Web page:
Where did the umbrellas come from? She didn’t remember getting any, but there they were, sitting in the metal container as though they had been there for a long time, biding their utility. She picked one up, and it opened with a rusty yawn, revealing an optimistic ad for health insurance. It hasn’t rained in four days, but the skies were heavy with grey clouds and a gusty wind that teased branches and ruffled leaves. So she thought she should be prepared, just in case. It wasn’t a long walk, but distance will stretch with unexpected weather.
Ten minutes later, the air stilled into a thick blanket of bright yellow heat. The clouds have dissipated. She was still glad for the umbrella, even if now useful for an entirely different purpose. Her shadow fattened her into a cheerful form that she didn’t really feel, and the bag of pretend burgers she clutched with her umbrella-free hand looked for a moment, like a bag of shrunken heads. She walked towards the corner kopitiam with the lunch time crowd, and adjusted her face into an expression of dignified distress. She eyed a table with three women, and walked towards them. Women are generally more reliably compassionate.
“Cik. Boleh tolong?”
This was her usual opening. And then she rambled into a slightly incoherent, overly complicated story, of the momentum of honest labour foiled by misfortune and need, and the disconcerting necessity of seeking help from strangers.
Of the three, one avoided her eyes. One looked at her directly, but impassively. And the third looked at her with a soft face full of questions. She directed her story to the third person. Who handed her five ringgit, which was all she could spare. Not too bad, but not great. She walked away. Towards the next location, in the opposite side of the square. Can’t be too careful with the same script in too much proximity of either space or time.
Four and a half hours later, she had eighty three ringgit, which was better than the day before. She counted seventy off the pile, and tied them together with a rubber band. Deposited her bag of shrunken head burgers together with the change inside the abandoned brown Subaru parked next to the drying river, and caught bus 221 towards Pinggiran Dato’ Keramat.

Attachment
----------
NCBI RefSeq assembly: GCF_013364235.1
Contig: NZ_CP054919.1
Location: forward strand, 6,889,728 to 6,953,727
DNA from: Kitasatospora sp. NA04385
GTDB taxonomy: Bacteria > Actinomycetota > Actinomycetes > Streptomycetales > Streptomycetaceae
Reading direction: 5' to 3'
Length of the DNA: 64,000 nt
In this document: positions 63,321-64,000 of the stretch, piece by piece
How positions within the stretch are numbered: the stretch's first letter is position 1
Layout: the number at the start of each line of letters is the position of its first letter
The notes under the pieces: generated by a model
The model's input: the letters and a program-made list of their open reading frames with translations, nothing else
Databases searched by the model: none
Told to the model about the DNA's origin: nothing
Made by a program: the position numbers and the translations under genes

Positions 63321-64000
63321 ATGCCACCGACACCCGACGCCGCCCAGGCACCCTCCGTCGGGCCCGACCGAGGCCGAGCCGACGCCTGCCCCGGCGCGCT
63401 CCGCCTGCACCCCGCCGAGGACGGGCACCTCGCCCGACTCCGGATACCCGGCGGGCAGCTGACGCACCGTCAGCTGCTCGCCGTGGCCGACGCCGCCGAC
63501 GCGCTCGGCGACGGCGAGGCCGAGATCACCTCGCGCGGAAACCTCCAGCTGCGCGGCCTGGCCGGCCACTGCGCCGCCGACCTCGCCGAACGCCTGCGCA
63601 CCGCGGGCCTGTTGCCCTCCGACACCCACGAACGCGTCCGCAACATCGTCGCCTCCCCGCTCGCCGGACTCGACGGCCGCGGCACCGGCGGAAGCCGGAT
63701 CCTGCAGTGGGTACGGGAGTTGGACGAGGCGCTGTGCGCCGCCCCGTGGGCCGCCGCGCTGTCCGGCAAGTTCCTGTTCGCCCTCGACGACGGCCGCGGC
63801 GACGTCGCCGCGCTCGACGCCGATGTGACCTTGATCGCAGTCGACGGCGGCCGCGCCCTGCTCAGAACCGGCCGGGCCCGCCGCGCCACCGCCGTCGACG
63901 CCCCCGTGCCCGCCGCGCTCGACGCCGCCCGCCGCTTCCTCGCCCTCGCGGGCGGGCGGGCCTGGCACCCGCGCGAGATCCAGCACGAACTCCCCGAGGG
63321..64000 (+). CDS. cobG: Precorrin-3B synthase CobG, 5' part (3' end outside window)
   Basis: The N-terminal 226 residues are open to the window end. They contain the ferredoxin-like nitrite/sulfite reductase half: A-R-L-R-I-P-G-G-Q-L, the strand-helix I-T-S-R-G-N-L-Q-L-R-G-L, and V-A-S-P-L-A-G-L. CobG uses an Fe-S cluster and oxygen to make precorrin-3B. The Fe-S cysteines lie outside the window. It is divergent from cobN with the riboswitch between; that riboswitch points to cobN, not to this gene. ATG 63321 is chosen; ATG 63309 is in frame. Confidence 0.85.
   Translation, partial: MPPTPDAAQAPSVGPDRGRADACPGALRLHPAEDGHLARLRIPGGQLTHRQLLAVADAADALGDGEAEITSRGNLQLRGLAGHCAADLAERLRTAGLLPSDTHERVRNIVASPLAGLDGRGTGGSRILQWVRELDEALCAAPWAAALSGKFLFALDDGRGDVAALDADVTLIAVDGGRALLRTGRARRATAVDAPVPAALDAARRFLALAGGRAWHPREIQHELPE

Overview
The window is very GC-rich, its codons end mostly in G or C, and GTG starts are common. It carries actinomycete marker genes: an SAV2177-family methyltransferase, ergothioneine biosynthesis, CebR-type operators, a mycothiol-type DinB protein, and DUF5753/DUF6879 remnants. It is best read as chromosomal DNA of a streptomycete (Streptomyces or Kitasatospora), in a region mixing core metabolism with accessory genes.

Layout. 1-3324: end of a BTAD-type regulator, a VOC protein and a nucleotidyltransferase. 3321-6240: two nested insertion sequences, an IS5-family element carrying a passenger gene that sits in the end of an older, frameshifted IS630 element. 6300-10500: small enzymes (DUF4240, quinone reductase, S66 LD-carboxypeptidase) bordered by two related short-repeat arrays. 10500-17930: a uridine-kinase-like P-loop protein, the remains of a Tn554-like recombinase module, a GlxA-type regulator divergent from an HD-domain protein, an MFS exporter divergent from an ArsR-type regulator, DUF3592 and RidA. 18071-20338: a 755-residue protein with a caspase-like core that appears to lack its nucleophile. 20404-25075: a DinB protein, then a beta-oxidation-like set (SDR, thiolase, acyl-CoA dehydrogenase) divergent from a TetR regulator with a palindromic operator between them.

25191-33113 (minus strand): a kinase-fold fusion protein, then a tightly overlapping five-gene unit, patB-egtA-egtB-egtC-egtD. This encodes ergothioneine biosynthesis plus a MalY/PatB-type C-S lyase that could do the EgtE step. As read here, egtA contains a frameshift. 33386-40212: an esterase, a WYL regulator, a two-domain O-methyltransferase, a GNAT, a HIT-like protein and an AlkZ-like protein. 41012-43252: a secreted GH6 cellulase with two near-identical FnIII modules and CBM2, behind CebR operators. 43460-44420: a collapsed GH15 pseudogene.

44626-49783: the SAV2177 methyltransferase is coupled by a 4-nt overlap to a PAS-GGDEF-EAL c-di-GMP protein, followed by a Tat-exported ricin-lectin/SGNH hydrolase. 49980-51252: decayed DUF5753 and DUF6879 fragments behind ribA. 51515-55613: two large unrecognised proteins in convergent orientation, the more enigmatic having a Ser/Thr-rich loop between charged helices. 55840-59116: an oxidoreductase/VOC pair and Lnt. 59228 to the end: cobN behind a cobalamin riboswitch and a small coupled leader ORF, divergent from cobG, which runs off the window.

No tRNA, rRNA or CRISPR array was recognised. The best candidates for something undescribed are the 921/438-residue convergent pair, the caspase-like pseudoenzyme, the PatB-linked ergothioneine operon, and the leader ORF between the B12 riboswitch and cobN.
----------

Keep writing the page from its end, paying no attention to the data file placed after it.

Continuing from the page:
She got off at the stop and walked towards the row of shops that were sleepily announcing personal loans and honey massages in a collage of stickers and stencils across shadowed shutters. Climbed up the familiar stairway, and entered into the room that was already half full. She nudged past the blind man with the shouting con who owned Jalan Telawi 5, and the old lady with the spectacular minang head dress who worked SS2 with her bags of kerepek. She returned the nods from the cluster of mute-deaf-with-muffins workers who networked across PJ State and Seapark, and settled herself in her usual corner amongst the Filipinas with their guitars and donation cards to save the unnamed children of terra-charitabilia. The heat was hugging everyone’s tongues into an uncharacteristic silence. She counted five new faces.
Metal chairs scraped a song on the cement floor when Kakak entered the room, her presence swirling everyone’s bodies into a slight lean forward.
“Ok. Macam mana hari ni?” Kakak asked as she took centre spot.
One by one, they recounted their stories of the day. Spots visited, people encountered, the recording of disarming kindness against the currency of numbers. The people who opened, the ones who listened, their gender, what they were eating or drinking, the company they were keeping, their clothes, the questions they asked, the moral philosophy offered, or religious quotes. Dato’ Fuschia typed down their descriptions meticulously in one corner, her nails a magnificent dance of glittering dragonflies on the keyboard. Kakak gave each person her fullest attention, and asked no questions.
At the end of the final story by the last person, everyone took a deep breath, and exhaled together in a ritual as familiar as breathing. And from the sound of collective exhalation (which coincidentally, is much like how a kemboja tree would sigh), a shape began to take form. First an arm, then five delicate fingers, a belly, hips, legs, another arm, a torso, a shy neck, and finally, a face and head that unfurled.
Today, who emerged was a masculine-leaning person, Milo-brown, with a smile like a five-day-old moon. They flexed their hands, and tested their toes, and grinned into the circle of people who breathed them into life.
“Selamat datang awak. Nama siapa?” Kakak asked.
“Nama saya, Raket,” they answered.
“Selamat datang Raket. Dari pohon mana ya?” Dato’ Fuschia asked.
“Dari pohon manggis,” they answered.
“Manis masam ya?” the blind man with the shouting con asked.
“Masam manis, ya,” they answered.
“Kulit tebal ya?” the old lady with the spectacular minang headdress asked.
“Lembut bila dibilai ilmu, ya,” they answered.
“Ilmunya apa ya?” she asked.
“Kuasa akal-hati lembut, ya,” they answered.
“Kalis apa ya?” the mute-deaf-muffin workers asked.
“Kalis kesat kesesatan, ya,” they answered.
“Penjaga siapa ya?” the musical Filipina guardians of nameless children asked.
“Penjaga penaggih, saya,” they answered.
With that final answer, they each gave Raket their collection of money for the day, and a fragment of experience. And Raket walked down the stairs, crossed the road, and took the next bus to their destination.